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Atheist Answer to Lord of the Rings and Narnia?

This film set to be released this weekend seeks to stir up a lot of controversy and animosity from religious and conservative groups in order to promote itself. I hope they won’t be satisfied in this desire, but I see that boycotts are already organized. I think that is unnecessary. I think the film will suffer the same fate that the recent spate of anti-war movies have suffered--all by itself and without organized opposition. It is good to get the word out that the movie is not just another innocent fantasy film (a teacher at my children’s Christian school almost unwittingly organized a trip for her students to see this film as a reward until another teacher in the know informed her about the plot) but this is yet another example of protests and boycotts working in a counter-productive manner.

UPDATE: Here’s a review from someone who has actually seen the movie. He makes the interesting point that the message of this first installment works against the atheist intent of its author . . . good.

Discussions - 6 Comments

I was kinda' hoping you were going to see the film, and review it for us.

I might do that--though I hate to pay people determined to insult me. If I do, however, I won't take my kids. Michael Medved reviewed the movie on his show yesterday and said that he thought the anti-Christian message would probably go over the heads of most children who saw it--but it certainly has a secular message against absolutes of all kinds that may stick and have subversive effects. I think that is the real intent of the film--less to insult Christians than to sing the praises of a happy secular nihilism. I'm not sure how the heroine proves admirable in the absence of absolute standards . . . or why the villain can be said to be vile . . . that's my only curiosity about the film. Medved also said to see the film only if you want your kids to think that demons are cute and cuddly . . .

Isn't this movie supposedly the first of several. So although it might muffle the overall anti-Christian message, that message may come through loud and clear by the end of the series. Once kids start to watch a series, such as Harry Potter for instance, it gets real hard to tell them they can't watch it, for whatever reason.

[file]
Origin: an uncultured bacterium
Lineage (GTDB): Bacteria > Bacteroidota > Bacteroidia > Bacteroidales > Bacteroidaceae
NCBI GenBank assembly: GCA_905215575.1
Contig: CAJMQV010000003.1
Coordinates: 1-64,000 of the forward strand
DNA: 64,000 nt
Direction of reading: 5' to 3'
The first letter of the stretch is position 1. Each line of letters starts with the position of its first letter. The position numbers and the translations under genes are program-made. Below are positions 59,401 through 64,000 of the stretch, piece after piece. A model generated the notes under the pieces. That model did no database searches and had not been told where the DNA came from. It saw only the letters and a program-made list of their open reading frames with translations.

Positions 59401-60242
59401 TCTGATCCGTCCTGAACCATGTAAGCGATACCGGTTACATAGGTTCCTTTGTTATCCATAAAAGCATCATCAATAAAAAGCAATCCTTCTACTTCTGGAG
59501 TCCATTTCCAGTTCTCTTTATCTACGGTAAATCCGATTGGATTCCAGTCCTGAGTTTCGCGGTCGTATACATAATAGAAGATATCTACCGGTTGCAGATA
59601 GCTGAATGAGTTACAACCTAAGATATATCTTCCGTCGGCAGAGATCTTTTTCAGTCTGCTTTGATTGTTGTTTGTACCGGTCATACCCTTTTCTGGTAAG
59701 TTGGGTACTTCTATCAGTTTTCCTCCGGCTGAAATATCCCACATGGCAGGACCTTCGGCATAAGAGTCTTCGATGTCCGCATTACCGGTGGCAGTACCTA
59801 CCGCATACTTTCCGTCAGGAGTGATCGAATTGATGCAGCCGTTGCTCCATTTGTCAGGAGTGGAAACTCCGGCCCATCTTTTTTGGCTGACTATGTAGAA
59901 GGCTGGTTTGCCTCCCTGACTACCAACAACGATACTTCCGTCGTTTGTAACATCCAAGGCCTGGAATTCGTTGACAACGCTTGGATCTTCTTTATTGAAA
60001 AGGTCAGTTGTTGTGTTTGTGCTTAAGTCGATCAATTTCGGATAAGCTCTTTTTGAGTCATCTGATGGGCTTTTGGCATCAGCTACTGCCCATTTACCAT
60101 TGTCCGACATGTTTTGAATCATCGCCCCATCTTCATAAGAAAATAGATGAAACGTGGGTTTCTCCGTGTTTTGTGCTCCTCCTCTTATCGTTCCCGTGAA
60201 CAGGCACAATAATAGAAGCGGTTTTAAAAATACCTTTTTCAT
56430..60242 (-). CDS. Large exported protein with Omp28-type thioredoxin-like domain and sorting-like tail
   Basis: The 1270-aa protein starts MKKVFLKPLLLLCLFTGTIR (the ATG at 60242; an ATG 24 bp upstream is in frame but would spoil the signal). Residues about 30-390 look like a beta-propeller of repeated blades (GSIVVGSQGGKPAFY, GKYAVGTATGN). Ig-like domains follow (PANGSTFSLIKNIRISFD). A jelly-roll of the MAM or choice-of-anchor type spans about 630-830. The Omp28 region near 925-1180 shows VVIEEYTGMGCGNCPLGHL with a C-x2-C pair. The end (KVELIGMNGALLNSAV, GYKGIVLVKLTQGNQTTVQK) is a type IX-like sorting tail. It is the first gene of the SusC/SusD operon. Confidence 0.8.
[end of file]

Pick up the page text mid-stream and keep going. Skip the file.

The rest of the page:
Remember the first Harry Potter movie, that was OK for kids. But the series became darker by the 3d, and had Voldemort resembling a human lizard emerging from a cauldron in the 4th. Younger brothers who watched the first, were somewhat over their heads come the 4th.

My little nephew Ryan still has nightmares about it.

I trust Medved. I'll check out his website and listen to his review.

Did you review the Harry Potter series? What did you think of that last volume?

Medved does NOT recommend the movie. That last reference was meant as a kind of back-handed instruction to avoid it . . . why would you want your kids to think Demons are cute and cuddly? You are right that this film is meant to be only the first of several and that they get more and more explicit in their anti-Christian message in succession (at least the novels do). I will not let my kids see this film. But I also think organized boycotts are stupid.

As for Harry Potter, you're right that they got scarier as time went on. Fortunately they were released far enough apart for me that it wasn't an issue with my oldest. My youngest has only watched and read (or been read to, to be more precise) up to #3. Then he put an end to it himself. He watched part of #4 and just walked out of the room. My daughter and I had a girls night out to see #5 as the boy didn't even want to try going.

Boys are always more scared of scary things in my experience . . . I think that's because they know that if the scary thing were real it would be their job to deal with it. I'll never forget going to the LA County Fair with my mother's group when my daughter was only 2. They had a Medieval exhibit full of castles and dragons and knights in shining armor. The little girls couldn't wait to get in. The boys--down to the last "man"--absolutely refused.

What the heck are you people babbling on about? The Lord of the Rings was written by a Christian. The Mythology behind the Lord of the Rings stems back to 'Iluvatar' the MONOTHEISTIC creator. Peter Jackson may be an atheist, but he has not promoted his views in the films, they still maintain the mythology that Tolkien created; a mythology based on a monotheistic creator, good vs. evil, and sacrifice as the ultimate service to the beloved.

I know it's been a few years since the original post was made on here, but I just have to say that you all look like lunatics bashing a clearly Christian-based story and calling it anti-Christian. Please, think before you judge, if you must judge at all.

This post was about "The Golden Compass," william, not Lord of the Rings. Read the post and click on the links before you decide that we are babbling. Geesh.

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